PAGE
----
A De Anza College student confronted her former professor over social media in early June for making a public post on Facebook, expressing that he has had negative experiences with Black students and faculty within his career.
Levy Zamora, a former part-time Communication Studies professor at De Anza College, said in his post, “I have had poor experiences with black folks in educational institutions. Instead of being transformative, and supportive, which I thought teachers were obligatory to do, they did more harm to my career than good.”
In response to his post, Wynne Powell, 21, undeclared major, replied with a comment that said, “You’re a teacher. Quit the field until you cannot hold a grudge against black people for being black.”
Zamora also claimed that Black people have a crab mentality and attached a screenshot of a graphic that explains those who have the crab mentality as “spiteful humans trying to bring down those who are more successful by diminishing their importance.”
Despite this, Zamora said that he still stands in solidarity with the Black community during “this time of need because I know that not all black people have bad intentions, but I know they are not innocent they can discriminate too.”
The post has since been deleted.
Powell, who was in one of Zamora’s classes in fall 2018, said she was shocked when she first saw the post.
“Not only is this perpetuating and creating a hostile environment, just because people have darker skin than you, but you’re proudly admitting it,” she said.
After responding to the post, Powell said that Zamora’s statements made her wonder about Zamora’s equability in teaching his students, and made her feel as though she wanted to retake the class.
“Not only is that speaking to the integrity of the teacher, but also the integrity of my grade,” she said. “Am I graded more softly because of the color of my skin?”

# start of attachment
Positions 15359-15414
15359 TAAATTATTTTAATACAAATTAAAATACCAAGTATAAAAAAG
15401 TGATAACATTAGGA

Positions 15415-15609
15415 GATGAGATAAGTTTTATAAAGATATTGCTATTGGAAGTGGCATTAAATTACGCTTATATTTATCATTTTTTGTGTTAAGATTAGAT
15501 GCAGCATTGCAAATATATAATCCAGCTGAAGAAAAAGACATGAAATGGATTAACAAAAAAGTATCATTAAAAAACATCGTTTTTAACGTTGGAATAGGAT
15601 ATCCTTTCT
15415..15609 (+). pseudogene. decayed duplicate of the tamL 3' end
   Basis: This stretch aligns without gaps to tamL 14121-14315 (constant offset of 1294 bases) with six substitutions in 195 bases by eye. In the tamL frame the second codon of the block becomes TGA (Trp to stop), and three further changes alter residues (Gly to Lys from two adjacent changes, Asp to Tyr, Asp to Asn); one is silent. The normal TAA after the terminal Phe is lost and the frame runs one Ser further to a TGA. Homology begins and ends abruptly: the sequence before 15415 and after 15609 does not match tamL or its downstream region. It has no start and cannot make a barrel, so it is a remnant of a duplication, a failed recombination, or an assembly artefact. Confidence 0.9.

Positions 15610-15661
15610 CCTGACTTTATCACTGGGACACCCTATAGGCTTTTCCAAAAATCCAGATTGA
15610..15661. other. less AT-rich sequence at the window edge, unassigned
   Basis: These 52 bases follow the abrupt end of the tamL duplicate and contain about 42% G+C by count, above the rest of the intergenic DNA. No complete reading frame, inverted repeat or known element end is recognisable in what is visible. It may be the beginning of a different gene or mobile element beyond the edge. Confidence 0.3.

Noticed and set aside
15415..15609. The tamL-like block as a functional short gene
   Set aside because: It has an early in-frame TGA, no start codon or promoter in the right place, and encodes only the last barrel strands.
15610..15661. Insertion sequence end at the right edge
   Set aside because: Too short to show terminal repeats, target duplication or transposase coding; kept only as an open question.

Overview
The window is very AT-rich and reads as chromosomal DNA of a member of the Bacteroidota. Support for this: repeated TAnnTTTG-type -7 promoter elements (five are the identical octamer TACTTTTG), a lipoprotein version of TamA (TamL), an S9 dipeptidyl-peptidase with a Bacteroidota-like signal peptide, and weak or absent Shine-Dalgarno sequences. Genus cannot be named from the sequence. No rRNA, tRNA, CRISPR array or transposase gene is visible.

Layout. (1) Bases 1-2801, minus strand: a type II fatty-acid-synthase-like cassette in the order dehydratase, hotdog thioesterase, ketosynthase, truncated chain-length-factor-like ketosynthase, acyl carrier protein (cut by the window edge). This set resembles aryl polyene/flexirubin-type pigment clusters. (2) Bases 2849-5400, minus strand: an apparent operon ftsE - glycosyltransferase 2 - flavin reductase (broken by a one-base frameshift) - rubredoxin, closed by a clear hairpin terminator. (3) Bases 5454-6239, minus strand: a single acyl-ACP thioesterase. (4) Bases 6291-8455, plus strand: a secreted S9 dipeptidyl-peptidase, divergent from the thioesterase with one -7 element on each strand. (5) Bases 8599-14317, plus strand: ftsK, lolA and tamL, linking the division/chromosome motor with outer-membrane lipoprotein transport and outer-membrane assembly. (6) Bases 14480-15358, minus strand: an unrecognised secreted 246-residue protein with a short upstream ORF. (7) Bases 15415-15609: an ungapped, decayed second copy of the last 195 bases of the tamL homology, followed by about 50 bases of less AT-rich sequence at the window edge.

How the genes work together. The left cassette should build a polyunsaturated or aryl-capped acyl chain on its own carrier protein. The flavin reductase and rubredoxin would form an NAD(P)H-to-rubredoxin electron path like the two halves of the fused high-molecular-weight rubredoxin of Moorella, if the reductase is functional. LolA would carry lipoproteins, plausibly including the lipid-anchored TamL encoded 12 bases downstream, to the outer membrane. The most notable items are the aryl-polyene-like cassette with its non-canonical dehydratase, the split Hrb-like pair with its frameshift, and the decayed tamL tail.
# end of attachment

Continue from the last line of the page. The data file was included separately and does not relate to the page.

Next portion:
In response to an interview request from La Voz, Zamora provided a statement via Facebook Messenger that said he wants people to listen to each other and be open-minded to ideas of change.
“This is an emotional time in our community, our country, and our world,” he wrote. “We should do the greater good for the greatest amount of people. It is a time for healing, a time for change, and a time for advocacy.”
Powell reported the incident to Alicia Cortez, dean of equity and engagement, via email.
“I want to acknowledge that I have received your email and appreciate you bringing this to our attention,” Cortez wrote. “As you know, De Anza is committed to creating a safe, respectful and equitable campus for all our students and will continue to do so at all levels of our institution.”
Powell sent a second email asking what actions had been taken and was told that the correct actions had been taken, and was then directed to the current communications page on De Anza’s website, where Zamora’s name has been removed.
Following the response from Cortez, Powell said she felt dissatisfied with the actions that were taken by De Anza.
“I do not feel like they would ensure the comfort and safety of their Black faculty and students that may have been affected by his attitude just because, again, I feel like it was an easy way out,” she said. “There was no public condemnation. So, just because there was no public discussion, except for ones made by students, there really was little accountability on their part.”
It is unknown what actions were taken by De Anza in response to Zamora’s post. De Anza has made no public post acknowledging the incident.
“It just, it really feels like, kind of hush hush,” Powell said.